Lots of great answers already here. I just wanted to point one thing out: If you're brand new, then of course you're making dumb mistakes. You're a beginner. If you were just starting to learn a musical instrument, or playing baseball for the first time, or any other skill, you'd be pretty clumsy at that too. It's a normal, expected part of the learning process, and everyone goes through it. As the old joke goes, you do things right by experience, and you gain experience by doing things wrong.
To become truly good at any skill generally requires about ten years or 10,000 hours of serious practice in which you're constantly pushing yourself to learn and grow. If you're willing to put in the time and effort, you'll come out the other side as a good programmer.
I think the difference is that in programming, the basic tools are freely available to anyone these days (pretty much everyone has a computer an an Internet connection) and that and a few Google searches is all you need to get started writing very simple code that doesn't accomplish anything useful. It's the moral equivalent of learning to play "Hot Cross Buns" on a flute, but to do that, you need to actually go out of your way to obtain a flute, get the music, and memorize a bunch of finger positions to make the notes. But for programming, you've already got a computer, and all you need is to download a compiler, copy and paste some code that someone else wrote, and you've got a working program! No actual understanding required! So people think "Oh, wow, this programming stuff is easy!" And then when they run into their first real problem, they have no idea how to solve it and they get discouraged.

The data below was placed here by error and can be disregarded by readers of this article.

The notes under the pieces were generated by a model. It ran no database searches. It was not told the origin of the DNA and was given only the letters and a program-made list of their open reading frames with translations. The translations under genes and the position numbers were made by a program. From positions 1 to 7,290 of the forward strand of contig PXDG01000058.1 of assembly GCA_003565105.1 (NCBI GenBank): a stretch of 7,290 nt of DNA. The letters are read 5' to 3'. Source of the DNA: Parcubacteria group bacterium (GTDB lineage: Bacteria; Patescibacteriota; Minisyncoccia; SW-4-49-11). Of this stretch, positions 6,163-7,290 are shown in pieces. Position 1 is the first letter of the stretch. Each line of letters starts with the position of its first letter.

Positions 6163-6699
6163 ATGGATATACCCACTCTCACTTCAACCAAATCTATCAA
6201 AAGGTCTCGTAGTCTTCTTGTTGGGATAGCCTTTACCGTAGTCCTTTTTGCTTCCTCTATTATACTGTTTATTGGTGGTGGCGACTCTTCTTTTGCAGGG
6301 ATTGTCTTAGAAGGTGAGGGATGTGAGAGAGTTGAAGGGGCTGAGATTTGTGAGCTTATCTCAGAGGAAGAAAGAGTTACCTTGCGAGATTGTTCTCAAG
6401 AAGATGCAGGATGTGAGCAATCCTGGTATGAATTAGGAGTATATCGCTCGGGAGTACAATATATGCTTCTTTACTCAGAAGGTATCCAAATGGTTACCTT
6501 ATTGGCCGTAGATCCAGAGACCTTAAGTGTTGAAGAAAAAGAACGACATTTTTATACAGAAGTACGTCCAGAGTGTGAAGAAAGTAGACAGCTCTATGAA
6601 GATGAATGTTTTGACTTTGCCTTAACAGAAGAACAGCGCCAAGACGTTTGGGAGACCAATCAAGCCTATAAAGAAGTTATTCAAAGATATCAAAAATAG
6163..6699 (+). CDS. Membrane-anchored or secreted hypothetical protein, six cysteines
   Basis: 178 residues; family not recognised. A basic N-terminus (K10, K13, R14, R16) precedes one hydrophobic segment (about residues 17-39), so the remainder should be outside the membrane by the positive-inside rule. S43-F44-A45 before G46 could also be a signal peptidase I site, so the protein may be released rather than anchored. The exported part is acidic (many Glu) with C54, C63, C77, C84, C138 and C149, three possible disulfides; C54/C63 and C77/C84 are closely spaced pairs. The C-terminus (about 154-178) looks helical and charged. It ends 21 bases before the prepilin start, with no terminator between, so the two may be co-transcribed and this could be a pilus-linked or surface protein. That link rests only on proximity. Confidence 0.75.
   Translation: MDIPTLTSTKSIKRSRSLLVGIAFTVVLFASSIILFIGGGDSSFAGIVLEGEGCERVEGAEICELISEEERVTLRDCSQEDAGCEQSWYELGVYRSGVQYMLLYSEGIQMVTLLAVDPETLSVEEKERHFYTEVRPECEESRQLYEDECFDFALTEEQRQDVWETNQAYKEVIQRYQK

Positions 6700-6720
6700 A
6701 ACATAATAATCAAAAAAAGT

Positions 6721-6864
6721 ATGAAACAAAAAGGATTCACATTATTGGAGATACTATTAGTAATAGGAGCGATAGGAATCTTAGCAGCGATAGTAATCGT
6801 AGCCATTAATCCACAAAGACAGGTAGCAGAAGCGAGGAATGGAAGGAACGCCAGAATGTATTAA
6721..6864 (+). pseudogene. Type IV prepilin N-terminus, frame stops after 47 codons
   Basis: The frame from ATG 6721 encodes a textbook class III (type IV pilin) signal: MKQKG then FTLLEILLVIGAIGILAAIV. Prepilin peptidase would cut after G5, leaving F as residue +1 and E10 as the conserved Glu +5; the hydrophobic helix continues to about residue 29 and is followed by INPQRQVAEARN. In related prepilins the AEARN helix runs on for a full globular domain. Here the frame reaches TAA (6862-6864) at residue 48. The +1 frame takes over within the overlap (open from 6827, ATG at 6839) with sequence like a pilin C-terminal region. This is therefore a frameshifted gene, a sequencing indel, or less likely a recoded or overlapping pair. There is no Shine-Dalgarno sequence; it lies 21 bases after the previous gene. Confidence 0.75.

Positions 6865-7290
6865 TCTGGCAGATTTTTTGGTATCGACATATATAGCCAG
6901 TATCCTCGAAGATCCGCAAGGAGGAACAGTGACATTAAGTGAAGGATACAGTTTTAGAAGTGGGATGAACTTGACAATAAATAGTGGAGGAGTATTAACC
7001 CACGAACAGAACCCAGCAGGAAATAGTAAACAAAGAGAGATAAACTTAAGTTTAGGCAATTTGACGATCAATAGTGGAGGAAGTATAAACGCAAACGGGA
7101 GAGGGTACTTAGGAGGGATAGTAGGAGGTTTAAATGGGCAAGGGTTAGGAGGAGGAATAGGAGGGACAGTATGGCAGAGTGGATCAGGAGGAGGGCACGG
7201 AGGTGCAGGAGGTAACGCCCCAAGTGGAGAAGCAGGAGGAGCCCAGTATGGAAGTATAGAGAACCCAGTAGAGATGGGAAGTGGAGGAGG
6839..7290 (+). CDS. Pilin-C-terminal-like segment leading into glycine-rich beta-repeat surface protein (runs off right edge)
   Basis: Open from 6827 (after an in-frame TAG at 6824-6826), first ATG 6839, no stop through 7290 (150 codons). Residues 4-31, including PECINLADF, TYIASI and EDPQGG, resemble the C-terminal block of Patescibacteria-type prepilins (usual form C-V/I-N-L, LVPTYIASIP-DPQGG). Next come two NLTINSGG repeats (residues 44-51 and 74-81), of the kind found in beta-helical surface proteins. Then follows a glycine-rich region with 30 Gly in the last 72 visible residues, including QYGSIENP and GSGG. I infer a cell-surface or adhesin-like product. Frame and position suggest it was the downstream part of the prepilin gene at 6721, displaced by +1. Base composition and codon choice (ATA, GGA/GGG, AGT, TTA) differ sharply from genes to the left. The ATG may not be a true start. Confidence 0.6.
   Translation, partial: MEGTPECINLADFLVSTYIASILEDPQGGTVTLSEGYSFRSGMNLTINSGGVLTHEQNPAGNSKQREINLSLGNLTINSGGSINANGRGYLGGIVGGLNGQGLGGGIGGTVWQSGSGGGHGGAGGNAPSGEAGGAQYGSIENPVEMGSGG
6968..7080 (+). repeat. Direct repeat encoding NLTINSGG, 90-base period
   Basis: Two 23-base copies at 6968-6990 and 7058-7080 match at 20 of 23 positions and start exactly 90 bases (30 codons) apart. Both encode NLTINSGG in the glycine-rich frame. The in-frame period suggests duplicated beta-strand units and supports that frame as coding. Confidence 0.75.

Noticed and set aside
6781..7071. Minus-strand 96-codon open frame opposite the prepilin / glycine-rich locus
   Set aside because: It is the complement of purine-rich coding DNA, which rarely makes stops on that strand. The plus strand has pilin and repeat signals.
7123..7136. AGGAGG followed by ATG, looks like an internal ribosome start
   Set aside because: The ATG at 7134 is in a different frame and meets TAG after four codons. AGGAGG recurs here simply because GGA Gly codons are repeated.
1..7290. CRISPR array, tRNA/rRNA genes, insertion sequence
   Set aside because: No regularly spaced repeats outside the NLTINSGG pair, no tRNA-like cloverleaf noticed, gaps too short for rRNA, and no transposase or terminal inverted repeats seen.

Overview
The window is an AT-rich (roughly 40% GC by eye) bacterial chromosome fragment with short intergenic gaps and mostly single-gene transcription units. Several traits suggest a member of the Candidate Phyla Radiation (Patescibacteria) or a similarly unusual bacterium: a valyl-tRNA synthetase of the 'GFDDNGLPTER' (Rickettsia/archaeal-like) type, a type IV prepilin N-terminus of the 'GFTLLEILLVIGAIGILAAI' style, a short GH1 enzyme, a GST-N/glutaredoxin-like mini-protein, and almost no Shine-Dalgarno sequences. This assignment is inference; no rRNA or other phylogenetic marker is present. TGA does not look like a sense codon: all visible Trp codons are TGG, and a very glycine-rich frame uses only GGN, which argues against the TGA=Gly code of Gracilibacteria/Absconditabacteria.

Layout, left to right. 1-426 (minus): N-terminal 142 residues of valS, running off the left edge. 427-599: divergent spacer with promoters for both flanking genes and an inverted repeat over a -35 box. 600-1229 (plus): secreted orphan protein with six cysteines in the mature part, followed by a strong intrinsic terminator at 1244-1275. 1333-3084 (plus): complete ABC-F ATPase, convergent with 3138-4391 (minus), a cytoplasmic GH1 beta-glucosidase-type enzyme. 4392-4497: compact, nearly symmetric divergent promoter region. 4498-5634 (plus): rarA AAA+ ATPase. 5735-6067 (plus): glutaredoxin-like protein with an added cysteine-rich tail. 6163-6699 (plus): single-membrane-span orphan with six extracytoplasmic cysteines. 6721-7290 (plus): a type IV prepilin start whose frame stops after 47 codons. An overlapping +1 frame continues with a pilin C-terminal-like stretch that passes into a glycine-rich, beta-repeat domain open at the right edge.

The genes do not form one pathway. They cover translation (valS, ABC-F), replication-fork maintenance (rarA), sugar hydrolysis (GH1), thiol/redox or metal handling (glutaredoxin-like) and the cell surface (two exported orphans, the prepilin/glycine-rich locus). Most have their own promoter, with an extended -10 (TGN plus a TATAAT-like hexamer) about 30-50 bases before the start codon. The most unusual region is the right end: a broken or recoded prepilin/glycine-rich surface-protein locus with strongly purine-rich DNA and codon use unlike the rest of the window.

When you get down to it, programming is really only two basic skills: breaking down a large problem into smaller problems, and expressing small problems correctly in formal logic. A lot of the experience that goes into making someone a good coder lies in learning to recognize and solve a wide variety of small problems.
Today, I can get a request to implement a new feature, and I look at it and say "OK, this involves sorting a list, this part is an associative mapping, I'll need recursion for this part over here, and storing it to the database will require two tables with a foreign-key relationship." Those are all things I've learned how to do over the years, and I've learned how to recognize which techniques are appropriate for which types of problems.
If you study coding with a conscious effort to learning new ways to break down problems into smaller problems and new techniques for solving different types of small problems, you'll find that it becomes more interesting and more rewarding. And you'll find that your problems with logic-based issues go away as you learn to deal with them. (But you'll also find that you get asked to solve harder problems. It'll always be a challenge, and if it's not, you're doing it wrong.) :)
And when you run across something that stumps you, ask on StackOverflow. There are thousands of programmers who have already put in their ten years and then some, and we're willing to help out and lend a hand, especially to those who are serious about learning.